Putin changes Russian passport rules
Russian President Vladimir Putin has submitted a bill that could simplify the process of acquiring citizenship for a wide range of people, including those who lived within the borders of the Soviet Union and their children.
The draft law, which was submitted to the State Duma on Wednesday, proposes to make the procedure of becoming a Russian citizen easier for individuals falling into more than 20 categories.
Under the legislation, the path to obtaining Russian passports would be simplified for citizens of the former USSR and those living in its ex-republics. It would also apply to direct relatives of people who permanently resided on the territory of the old Russian Empire or Soviet Union.
Individuals who have close family who are citizens of the world’s largest country would also be eligible. Simplified citizenship for spouses will only be possible if they have conceived at least one child during their marriage, however.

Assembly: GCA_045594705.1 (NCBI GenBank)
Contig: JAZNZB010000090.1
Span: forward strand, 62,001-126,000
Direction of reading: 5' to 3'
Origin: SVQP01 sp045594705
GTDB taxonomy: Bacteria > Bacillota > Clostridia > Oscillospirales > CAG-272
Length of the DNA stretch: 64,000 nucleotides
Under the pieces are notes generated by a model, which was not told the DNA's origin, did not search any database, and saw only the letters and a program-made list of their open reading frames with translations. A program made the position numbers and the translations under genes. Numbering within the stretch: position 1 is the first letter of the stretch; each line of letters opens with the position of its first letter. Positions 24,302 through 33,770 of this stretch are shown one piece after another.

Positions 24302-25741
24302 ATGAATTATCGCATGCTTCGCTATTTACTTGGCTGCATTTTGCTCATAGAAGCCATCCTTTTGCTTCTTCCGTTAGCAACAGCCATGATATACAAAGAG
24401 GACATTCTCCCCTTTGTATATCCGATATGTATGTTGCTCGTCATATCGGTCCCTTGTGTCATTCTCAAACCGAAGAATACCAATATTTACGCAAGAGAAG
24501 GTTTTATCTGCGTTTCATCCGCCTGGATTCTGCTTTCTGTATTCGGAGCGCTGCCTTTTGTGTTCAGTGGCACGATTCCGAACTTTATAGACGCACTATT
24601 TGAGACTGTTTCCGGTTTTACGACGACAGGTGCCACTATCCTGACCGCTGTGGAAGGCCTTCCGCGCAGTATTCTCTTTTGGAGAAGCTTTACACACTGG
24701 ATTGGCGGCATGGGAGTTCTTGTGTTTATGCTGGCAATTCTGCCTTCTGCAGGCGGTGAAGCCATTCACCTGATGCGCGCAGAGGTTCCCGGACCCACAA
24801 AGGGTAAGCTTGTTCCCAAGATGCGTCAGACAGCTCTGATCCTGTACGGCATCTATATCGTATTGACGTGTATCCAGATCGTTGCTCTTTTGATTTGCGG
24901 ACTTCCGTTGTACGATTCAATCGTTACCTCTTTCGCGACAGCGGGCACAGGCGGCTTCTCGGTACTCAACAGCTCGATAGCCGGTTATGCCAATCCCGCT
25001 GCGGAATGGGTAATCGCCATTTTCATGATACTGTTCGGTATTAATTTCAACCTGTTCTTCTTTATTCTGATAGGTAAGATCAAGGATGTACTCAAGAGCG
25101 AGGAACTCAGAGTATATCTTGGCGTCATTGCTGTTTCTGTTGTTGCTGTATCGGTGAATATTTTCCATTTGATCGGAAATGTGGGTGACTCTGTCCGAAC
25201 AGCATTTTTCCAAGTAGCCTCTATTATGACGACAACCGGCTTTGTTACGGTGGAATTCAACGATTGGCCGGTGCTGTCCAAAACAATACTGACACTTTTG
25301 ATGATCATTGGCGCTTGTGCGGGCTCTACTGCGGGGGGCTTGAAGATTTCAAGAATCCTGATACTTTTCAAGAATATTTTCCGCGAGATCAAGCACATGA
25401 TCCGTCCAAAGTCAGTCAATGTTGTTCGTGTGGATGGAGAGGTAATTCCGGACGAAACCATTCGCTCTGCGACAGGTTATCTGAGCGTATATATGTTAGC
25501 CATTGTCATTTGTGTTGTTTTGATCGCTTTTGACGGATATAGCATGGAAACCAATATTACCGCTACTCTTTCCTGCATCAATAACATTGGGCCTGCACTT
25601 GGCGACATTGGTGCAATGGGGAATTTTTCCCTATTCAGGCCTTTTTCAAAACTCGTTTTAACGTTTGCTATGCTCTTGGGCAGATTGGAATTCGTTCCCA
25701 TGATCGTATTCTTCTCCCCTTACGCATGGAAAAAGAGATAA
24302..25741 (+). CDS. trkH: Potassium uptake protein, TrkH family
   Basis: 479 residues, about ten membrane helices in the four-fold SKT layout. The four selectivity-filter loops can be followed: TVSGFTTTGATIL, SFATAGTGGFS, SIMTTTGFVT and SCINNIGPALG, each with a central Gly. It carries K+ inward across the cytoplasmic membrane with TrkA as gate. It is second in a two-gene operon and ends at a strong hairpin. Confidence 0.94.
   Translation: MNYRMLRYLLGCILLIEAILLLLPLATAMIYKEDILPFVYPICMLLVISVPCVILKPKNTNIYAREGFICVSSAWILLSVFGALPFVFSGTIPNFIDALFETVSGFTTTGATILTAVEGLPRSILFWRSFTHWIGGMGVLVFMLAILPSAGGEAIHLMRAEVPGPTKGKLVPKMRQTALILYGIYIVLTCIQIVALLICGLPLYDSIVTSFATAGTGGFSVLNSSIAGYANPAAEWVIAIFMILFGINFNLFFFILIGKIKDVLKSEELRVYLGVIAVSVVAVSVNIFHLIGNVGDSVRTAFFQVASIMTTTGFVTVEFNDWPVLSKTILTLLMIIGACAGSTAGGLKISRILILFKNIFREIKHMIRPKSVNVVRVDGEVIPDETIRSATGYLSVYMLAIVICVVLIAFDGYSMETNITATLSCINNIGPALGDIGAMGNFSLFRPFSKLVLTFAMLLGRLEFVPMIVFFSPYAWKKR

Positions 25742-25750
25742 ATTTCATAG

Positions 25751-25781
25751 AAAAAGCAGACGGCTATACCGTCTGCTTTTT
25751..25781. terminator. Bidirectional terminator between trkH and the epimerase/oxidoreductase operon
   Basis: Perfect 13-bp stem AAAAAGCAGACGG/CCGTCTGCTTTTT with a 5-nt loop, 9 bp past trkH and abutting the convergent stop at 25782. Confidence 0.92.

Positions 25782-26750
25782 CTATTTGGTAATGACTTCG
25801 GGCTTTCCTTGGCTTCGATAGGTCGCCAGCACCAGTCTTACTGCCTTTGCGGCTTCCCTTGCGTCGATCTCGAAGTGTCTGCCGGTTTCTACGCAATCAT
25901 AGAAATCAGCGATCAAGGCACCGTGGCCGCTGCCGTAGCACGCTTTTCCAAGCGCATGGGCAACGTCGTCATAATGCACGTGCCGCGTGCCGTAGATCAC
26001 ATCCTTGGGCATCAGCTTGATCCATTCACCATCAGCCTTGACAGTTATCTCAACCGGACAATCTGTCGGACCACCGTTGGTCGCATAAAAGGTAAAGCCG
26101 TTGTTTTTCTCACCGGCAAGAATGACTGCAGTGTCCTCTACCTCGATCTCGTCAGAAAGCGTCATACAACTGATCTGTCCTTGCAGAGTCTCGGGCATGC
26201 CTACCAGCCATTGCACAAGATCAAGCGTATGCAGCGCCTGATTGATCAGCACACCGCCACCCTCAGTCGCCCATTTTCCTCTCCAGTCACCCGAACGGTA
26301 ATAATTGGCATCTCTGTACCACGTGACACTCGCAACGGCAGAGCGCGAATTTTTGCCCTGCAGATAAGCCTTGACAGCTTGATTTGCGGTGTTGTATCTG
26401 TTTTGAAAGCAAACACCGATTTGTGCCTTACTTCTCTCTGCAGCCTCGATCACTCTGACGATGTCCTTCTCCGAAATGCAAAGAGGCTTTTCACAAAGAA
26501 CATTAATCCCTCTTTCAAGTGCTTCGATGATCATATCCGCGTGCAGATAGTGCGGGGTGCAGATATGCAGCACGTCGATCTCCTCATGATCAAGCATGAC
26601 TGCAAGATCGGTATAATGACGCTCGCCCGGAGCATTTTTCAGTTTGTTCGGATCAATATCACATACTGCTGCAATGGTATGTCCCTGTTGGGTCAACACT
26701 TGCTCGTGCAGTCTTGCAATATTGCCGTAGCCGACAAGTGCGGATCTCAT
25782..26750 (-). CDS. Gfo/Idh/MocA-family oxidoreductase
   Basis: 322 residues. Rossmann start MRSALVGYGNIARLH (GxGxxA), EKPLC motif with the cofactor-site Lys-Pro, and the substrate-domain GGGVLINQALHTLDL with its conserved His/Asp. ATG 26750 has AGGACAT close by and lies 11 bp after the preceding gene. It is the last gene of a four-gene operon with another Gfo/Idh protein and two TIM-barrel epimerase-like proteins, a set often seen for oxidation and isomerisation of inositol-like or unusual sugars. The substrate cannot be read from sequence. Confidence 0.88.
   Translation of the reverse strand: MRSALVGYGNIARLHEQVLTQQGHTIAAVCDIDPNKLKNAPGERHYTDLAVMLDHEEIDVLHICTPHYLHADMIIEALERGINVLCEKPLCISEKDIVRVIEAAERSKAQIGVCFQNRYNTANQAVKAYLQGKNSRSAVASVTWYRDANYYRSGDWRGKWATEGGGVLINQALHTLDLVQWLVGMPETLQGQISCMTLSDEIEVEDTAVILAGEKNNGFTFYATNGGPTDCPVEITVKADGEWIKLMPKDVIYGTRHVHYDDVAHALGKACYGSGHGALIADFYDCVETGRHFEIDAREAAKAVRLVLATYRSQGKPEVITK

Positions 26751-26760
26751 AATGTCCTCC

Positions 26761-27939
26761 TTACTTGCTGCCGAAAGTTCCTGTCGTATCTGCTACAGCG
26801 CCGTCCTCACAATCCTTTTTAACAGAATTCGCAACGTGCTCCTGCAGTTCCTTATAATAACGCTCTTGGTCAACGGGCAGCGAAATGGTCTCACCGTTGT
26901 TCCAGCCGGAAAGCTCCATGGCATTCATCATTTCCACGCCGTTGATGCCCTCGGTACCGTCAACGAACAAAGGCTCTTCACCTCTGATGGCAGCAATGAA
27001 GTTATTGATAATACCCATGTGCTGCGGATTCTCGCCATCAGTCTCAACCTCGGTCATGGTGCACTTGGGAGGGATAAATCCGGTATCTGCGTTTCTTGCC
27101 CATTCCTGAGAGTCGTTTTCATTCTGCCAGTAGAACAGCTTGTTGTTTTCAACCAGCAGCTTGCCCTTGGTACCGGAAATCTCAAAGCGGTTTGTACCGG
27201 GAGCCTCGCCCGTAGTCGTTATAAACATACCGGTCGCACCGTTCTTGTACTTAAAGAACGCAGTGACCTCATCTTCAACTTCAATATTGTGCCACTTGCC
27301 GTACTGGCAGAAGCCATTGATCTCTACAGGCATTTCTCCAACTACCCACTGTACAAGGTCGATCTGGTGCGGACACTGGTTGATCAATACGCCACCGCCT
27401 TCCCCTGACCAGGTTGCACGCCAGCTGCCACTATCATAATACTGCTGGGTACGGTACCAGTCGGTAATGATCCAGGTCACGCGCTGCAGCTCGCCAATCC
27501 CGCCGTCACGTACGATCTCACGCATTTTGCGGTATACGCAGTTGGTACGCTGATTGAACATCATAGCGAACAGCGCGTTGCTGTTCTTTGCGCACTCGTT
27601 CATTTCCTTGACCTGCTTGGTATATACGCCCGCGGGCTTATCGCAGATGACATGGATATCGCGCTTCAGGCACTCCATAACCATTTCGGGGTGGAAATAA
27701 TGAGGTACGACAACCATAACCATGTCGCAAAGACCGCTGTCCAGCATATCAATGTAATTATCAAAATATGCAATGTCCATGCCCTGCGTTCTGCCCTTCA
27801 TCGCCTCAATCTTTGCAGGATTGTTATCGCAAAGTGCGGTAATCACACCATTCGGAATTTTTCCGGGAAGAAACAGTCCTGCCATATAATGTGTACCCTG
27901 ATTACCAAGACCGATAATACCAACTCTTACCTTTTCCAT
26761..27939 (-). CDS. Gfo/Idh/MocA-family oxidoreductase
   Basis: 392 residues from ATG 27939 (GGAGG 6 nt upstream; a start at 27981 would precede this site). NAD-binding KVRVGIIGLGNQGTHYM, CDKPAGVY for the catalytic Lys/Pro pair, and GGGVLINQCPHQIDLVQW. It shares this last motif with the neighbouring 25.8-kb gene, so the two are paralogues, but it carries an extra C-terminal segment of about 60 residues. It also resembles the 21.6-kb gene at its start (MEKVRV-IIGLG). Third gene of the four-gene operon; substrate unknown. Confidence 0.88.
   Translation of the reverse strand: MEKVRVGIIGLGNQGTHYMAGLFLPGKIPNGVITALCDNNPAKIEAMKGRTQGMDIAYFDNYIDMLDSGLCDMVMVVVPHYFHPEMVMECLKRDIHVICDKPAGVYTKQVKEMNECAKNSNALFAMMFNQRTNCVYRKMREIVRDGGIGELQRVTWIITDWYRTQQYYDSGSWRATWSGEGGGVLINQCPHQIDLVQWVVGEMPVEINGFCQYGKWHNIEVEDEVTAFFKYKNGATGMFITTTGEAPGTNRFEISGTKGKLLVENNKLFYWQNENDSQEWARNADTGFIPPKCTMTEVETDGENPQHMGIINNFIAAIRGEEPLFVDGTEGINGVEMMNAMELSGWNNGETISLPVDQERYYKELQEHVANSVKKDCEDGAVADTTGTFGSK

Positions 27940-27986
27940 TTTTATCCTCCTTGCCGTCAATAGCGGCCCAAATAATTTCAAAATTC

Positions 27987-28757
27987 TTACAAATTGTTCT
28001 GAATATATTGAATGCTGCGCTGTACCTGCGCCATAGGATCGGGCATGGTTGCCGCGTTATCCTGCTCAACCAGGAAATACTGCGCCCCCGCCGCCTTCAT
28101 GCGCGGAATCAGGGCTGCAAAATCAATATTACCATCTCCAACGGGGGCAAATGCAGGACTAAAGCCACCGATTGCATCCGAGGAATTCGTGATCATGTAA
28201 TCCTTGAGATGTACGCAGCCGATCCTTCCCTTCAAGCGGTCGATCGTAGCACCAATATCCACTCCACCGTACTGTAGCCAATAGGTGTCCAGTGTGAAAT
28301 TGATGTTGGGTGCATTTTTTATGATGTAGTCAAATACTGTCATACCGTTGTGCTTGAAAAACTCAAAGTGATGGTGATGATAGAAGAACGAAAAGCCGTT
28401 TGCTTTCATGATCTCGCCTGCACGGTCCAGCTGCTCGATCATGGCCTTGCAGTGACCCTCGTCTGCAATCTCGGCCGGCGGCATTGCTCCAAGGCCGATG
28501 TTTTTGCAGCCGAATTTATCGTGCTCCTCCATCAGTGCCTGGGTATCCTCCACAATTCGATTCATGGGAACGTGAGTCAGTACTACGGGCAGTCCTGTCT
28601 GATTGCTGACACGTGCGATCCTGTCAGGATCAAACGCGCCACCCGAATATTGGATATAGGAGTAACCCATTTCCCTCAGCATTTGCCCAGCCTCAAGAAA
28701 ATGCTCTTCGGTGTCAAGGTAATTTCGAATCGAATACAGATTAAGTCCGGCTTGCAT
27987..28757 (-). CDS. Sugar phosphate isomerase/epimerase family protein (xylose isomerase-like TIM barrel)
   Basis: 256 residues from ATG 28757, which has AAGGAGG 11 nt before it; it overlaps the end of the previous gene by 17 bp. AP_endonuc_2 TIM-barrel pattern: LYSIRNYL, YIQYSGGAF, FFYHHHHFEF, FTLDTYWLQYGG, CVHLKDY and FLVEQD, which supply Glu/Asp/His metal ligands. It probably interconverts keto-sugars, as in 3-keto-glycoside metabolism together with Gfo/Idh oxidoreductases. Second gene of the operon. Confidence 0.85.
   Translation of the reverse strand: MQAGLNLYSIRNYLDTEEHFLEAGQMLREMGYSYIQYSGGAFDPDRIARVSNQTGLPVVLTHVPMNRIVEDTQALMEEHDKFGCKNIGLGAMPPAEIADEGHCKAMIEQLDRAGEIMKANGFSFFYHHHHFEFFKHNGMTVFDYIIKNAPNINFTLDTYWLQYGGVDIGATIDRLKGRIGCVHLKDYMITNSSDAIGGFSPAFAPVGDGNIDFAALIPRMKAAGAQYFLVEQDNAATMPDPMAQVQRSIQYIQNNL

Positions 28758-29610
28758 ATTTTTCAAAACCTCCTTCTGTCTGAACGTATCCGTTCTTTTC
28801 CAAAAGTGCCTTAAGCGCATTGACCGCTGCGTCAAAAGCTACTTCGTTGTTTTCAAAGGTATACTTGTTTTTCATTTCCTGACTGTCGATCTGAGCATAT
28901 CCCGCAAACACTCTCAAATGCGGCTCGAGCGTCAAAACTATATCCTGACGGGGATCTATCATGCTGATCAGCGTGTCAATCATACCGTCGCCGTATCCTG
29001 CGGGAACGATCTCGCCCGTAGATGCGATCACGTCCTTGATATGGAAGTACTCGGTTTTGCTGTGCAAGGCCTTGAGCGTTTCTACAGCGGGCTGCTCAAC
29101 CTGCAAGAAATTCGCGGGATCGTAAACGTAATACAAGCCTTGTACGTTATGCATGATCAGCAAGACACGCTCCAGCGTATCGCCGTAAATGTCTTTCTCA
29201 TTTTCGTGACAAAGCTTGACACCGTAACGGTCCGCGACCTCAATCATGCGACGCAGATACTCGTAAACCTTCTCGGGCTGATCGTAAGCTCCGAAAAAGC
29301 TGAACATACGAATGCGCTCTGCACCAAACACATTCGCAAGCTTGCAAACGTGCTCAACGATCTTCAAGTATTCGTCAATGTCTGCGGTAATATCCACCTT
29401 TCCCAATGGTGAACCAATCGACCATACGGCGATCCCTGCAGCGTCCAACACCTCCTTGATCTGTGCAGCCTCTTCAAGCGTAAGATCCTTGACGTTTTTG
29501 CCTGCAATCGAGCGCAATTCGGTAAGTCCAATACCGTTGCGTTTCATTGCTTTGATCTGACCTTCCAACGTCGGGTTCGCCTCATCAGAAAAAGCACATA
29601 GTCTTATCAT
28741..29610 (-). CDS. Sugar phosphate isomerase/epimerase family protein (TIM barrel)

Investors seeking to come to Russia are not on the list of those entitled to the simplified acquisition of citizenship.
The document also proposes to expand the powers of the president to determine the category of people who have the right to a simplified path of obtaining Russian citizenship “not only for humanitarian purposes, but for any other reason.”
The bill comes shortly after the Russian leader commented on the demographic issues he said his country was facing. Speaking last week at his annual marathon press conference, Putin said the nation’s population of 146 million was “insufficient” to cover such a vast territory. Noting that there were only around 81 million people of working age, he said this put Russia at an economic disadvantage, as the country had too small a viable labor force relative to its size.
Earlier this month, Putin asserted that those looking to migrate to Russia should first study its customs and language before making the move. “We need to make sure that people who would like to come to work here prepare for this trip to our country and for work here [while] in their homelands,” he said.